MEDIA RELEASE FOR IMMEDIATE PUBLICATION Zurich Insurance (SA) gets international accolade for Learnership Programme The Zurich Insurance (South Africa) Learnership Programme is offered in partnership with the Insurance Sector Education and Training Authority (INSETA) and has received international recognition from Zurich Insurance, head office in Switzerland. Ms Sandra Dunn, Chief Executive Officer (CEO) of INSETA said, ‘This winning insurance learnership programme creates opportunities for mostly marginalised young people to gain a 12-month experience in the short-term insurance industry. The learners are all young people who received good Matric results but could not pursue any tertiary education as many of them did not have the financial means to do so.’ Zurich Insurance (South Africa) trains young people for success When the CEO of Zurich Insurance (Switzerland), Mr Martin Senn, met learners in South Africa, he was impressed by the way in which learners had matured and discovered who they were during the learnership programme. The learners were also given the chance to meet, Zurich Insurance (South Africa) CEO, Mr Edwyn O’Neill and to have a Question and Answer (Q&A) session with him. Mr O’Neill explains that the learnership programme began with the process of finding suitable individuals. ‘We placed an advertisement. Candidates were shortlisted, selected and placed within the company. Learners rotated through various functions in the work place whilst simultaneously enrolling towards obtaining an FETC (Further Education and Training Certificate) Short-Term Insurance Qualification.’ ‘Our company’s decision to provide a course in life skills has made a huge difference. Each learner was able to develop their writing-skills. Most importantly, each learner received a mentor - the mentor could have been from any field - an Information and Technology (IT) person, an executive, and so forth. The purpose of this was to give the mentor an opportunity . . .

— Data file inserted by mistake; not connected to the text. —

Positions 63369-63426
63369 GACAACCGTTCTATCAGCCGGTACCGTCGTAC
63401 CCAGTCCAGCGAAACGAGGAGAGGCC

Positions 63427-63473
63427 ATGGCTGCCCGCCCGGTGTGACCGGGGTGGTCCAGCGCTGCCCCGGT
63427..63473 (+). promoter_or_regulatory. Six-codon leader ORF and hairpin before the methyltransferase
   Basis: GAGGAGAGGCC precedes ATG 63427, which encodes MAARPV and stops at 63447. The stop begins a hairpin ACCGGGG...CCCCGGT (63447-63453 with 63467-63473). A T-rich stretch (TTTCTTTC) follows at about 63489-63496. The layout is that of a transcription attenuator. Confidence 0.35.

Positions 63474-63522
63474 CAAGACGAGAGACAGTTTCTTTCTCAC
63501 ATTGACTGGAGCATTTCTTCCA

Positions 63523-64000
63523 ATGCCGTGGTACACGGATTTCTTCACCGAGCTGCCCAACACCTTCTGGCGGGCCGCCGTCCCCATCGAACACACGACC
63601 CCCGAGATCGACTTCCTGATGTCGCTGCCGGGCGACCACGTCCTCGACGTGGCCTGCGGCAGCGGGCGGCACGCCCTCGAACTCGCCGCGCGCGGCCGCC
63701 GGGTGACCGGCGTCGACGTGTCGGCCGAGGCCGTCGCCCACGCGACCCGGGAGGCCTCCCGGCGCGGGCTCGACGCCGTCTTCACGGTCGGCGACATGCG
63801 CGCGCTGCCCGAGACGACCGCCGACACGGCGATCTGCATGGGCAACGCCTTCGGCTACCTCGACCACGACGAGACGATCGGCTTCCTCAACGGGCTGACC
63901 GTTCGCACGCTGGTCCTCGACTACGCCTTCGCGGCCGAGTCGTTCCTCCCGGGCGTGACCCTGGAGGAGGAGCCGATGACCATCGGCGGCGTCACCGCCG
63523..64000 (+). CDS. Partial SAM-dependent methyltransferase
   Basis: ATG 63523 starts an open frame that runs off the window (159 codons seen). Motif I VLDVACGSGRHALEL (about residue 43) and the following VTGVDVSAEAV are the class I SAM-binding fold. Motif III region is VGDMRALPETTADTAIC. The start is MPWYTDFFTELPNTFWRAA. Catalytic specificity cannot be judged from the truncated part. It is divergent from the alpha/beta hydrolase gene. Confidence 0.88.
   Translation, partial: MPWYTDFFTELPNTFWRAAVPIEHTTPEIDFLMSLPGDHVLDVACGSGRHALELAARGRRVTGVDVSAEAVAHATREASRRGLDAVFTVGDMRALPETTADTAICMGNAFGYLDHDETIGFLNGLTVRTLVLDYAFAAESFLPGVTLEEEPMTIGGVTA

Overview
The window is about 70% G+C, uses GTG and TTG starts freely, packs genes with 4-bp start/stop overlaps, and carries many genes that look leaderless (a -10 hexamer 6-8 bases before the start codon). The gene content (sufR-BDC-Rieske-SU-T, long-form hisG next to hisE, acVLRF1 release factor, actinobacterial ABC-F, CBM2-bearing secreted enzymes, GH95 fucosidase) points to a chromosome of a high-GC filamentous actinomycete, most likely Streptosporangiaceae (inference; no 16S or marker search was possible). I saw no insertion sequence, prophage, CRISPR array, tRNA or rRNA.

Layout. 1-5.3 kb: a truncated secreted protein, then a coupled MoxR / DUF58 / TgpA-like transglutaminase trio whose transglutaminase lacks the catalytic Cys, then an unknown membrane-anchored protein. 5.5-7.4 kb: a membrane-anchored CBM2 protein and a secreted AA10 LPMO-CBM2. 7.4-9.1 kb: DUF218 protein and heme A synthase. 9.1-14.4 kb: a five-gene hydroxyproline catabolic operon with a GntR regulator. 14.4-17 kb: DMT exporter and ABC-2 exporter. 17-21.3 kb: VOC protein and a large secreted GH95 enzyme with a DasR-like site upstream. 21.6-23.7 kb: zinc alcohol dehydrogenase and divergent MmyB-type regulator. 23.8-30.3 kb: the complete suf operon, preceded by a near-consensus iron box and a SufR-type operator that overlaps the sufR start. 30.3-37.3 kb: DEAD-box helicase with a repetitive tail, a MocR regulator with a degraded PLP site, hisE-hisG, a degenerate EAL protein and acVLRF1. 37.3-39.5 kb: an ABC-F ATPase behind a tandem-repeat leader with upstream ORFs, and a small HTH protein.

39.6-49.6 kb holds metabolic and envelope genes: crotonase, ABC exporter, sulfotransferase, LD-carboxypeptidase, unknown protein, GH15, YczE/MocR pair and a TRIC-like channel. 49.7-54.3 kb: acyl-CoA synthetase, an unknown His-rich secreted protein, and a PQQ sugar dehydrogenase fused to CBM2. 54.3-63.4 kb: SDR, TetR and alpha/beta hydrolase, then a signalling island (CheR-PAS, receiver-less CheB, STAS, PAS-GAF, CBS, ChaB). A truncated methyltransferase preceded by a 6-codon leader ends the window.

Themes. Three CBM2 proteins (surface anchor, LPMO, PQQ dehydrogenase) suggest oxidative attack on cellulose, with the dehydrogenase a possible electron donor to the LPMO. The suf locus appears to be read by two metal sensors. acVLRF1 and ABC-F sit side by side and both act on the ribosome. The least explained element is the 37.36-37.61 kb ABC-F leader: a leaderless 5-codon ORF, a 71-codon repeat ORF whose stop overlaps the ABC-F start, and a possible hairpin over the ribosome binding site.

RUBBYTAD Group unveils Smart Meter Tech On a world-wide basis, both domestic and commercial consumers are faced with the ever-rising cost of electricity, water and gas ; commodities essential in the support of our frenetic modern life-styles. At one and the same time, utility supply companies wrestle daily with the problems of ever-increasing consumer demand and the consequent need for infrastructural enhancement, as well as the high cost of grid maintenance. Add in the often fraudulent abuse by an ever-increasing number of consumers of the very commodities supplied and the issues of managing these obvious problems becomes ever more daunting. Thus said, ensuring revenue collection and protecting every cent of income so derived is essential to providing service and maximizing the bottom line profit. Utilities meters have evolved over the past decades from simple electro-magnetic measuring devices through automated meter reading instruments to “smart” meters. Similar meters, usually referred to as interval or time-of-use meters, have existed for years, but "Smart” Meters involve real-time or near real-time sensors, power outage notification, and power quality monitoring. These additional features offer more than the simple, previous generation, automated meter reading technological systems [AMR]. ensuring accuracy and integrity of data relayed bi-directionally between meter and back-end control centre. The meters can be switched remotely from credit to pre-paid function and vice-versa. In pre-paid mode, the hardware and it’s vending support system is certified by the STS Association. In 2005, having provided manual meter reading services to utilities for a period in excess of 6 years, Reuben Sekwele the Chief Executive Officer of Rubbytad Group - being aware of global technological advancement - sought to bring “state of the art” metering to the South African marketplace. As principal of the Rubbytad Group of Companies, Reuben Sekwele signed a . . .